Originally Published on RCEM Learning Podcast April 2017
As part of the RCEM Learning Podcast I record reviews of recent literature with Dave McCreary. We’ve been doing this for about a year now and you can hear them all on the RCEM Learning Podcast each month. I’d like to have them here and searchable on this site too so I’ll be posting the ones I find most relevant here. You can always hear the newest ones by subscribing to the free RCEM Learning Podcast.
- What is the outcome for poor grade SAH?
Title of Paper:
- Outcome after Hunt and Hess Grade V subarachnoid hemorrhage: a comparison of pre-coiling era (1980–1995) versus post-ISAT era (2005–2014)
Journal and Year
- Journal Neurosurgery, 2017
- Poor grade SAH can be defined on either H&H or WFNS scoring systems but both imply comatose patients with lots of blood in their brain. Common practice is expectant management rather than aggressive management of the aneurysm.
- H&H grade V is commonly thought to have a 10% survival rate never mind good functional outcomes.
- This group have been treating H&H V with early and aggressive aneurysm treatment for 15 years now and this is their outcome data
- Compared 2 groups
- Historical data from a chart review (no methods) from H&H V patients in their centre in the 80s when they were conservative
- Recent data from a prospective database (so much higher quality data) of their current management of SAH
- Looked to see the difference in survival and mRS 0-2 (2 = Slight disability; unable to carry out all previous activities, but able to look after own affairs without assistance)
- They also add some comparisons with data from the decompressive craniectomy and malignant MCA literature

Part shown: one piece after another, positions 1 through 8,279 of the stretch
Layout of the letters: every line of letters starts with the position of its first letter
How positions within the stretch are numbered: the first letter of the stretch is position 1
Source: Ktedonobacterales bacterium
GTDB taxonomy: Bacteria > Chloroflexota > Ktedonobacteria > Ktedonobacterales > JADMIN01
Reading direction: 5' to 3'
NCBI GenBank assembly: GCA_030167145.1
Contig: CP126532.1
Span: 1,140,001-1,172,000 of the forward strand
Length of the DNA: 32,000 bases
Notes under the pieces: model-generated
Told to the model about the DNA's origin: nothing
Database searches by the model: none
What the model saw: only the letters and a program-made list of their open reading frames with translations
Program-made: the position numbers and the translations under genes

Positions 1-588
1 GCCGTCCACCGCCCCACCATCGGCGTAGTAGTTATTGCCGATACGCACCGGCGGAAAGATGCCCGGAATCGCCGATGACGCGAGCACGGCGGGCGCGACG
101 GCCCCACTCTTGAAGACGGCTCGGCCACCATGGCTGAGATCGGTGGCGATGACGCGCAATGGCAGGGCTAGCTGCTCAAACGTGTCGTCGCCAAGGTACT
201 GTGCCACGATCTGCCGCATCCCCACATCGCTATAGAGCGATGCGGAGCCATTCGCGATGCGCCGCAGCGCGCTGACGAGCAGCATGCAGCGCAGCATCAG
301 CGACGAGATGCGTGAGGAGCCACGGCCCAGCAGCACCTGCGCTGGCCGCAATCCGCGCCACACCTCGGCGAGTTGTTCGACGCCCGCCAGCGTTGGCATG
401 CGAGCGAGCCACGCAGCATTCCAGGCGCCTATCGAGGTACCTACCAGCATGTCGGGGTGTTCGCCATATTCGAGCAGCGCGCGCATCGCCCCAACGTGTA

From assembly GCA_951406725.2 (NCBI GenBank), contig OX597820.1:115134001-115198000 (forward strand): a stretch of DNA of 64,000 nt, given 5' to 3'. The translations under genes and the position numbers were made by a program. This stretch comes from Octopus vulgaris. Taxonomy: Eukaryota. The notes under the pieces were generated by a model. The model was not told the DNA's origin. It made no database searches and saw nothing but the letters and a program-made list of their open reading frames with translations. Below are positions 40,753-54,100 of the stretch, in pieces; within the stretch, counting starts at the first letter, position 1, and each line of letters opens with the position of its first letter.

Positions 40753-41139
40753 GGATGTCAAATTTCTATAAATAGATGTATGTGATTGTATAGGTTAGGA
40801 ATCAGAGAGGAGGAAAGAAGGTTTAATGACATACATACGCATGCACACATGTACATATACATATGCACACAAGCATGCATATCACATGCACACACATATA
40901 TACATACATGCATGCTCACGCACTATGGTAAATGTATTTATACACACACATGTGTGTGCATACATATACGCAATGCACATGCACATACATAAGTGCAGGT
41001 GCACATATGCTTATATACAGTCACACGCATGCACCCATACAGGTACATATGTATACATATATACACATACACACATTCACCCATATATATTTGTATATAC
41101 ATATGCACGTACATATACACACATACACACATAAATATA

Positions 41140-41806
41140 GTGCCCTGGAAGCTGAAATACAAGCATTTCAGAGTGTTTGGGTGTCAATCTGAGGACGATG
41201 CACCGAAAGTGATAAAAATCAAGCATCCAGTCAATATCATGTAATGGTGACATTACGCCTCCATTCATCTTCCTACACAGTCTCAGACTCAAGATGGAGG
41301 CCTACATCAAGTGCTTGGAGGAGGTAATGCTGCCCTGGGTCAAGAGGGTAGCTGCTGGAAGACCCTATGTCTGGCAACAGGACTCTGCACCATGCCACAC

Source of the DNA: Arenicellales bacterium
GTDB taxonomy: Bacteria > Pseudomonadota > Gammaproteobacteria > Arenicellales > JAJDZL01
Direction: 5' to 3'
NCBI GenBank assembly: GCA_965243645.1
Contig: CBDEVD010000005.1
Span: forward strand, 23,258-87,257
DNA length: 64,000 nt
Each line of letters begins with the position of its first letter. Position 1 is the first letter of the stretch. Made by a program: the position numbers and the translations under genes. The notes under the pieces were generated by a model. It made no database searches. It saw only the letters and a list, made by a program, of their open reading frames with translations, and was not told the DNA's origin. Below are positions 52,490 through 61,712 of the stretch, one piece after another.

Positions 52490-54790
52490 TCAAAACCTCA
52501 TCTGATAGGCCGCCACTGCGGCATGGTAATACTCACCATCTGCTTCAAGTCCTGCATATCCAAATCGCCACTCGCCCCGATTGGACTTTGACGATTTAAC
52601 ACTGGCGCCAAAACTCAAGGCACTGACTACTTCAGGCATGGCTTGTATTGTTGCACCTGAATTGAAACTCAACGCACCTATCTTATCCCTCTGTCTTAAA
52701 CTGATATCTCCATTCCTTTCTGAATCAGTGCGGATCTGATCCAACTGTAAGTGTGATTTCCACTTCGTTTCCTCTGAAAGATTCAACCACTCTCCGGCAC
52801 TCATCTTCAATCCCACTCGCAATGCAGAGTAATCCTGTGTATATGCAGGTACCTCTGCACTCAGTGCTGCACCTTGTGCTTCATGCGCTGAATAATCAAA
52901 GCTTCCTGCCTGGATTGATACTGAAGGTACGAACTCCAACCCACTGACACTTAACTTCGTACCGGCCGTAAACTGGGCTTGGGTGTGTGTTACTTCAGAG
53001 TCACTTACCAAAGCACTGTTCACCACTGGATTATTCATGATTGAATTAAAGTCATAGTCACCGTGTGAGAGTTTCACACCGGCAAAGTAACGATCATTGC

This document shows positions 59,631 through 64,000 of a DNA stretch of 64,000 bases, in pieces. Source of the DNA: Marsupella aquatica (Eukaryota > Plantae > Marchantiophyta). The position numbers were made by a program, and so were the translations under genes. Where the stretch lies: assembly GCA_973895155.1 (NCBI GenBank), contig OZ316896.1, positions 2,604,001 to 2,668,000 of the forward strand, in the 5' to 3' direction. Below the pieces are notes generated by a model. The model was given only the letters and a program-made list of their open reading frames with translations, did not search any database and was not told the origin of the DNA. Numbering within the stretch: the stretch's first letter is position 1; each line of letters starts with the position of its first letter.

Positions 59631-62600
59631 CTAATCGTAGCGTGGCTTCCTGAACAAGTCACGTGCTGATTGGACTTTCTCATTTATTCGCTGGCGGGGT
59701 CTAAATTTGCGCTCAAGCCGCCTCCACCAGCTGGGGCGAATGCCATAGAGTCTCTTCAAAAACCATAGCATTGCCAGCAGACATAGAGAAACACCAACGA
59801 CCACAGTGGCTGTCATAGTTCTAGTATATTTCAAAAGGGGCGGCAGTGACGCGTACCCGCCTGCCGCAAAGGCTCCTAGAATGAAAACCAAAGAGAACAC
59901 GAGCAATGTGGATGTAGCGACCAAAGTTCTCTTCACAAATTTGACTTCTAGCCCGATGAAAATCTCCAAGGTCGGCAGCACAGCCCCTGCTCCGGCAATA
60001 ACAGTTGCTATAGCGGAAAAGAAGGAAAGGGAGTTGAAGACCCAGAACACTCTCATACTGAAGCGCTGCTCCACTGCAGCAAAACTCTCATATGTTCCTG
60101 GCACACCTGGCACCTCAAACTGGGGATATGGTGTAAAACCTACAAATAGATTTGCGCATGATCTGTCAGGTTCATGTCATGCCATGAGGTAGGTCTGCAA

- 50 patients in the early group (8% of all SAH)
- Intervened on 25% of patients
- Everyone did badly (mRS 0-2 = 0)
- 200 in the recent group (17% of all SAH)
- They intervened on the aneurysm in 75% of patients (over half within 12 hrs, half got clipped, half got coiled)
- A quarter did well (mRS 0-2 = 23%)
- They compare with the DC and malignant MCA data and suggest the H&H V guys do better
- All kinds of issues with the comparisons here (lots of apples and oranges) but the bottom line figure of mRS 0-2 of 23% in H&H V is a take home. Whether or not you can provide this in your centre is a different question but the knee jerk, “extubate and comfort care” is being challenged here
- The therapeutic nihilism is not just the neurosurgeons and we need to lost the tribalism and note we’re all guilty of this
- We also need to be cognisant that although as HCPs we’re often very negative about outcomes resulting in disability that does not mean that our patients feel the same way.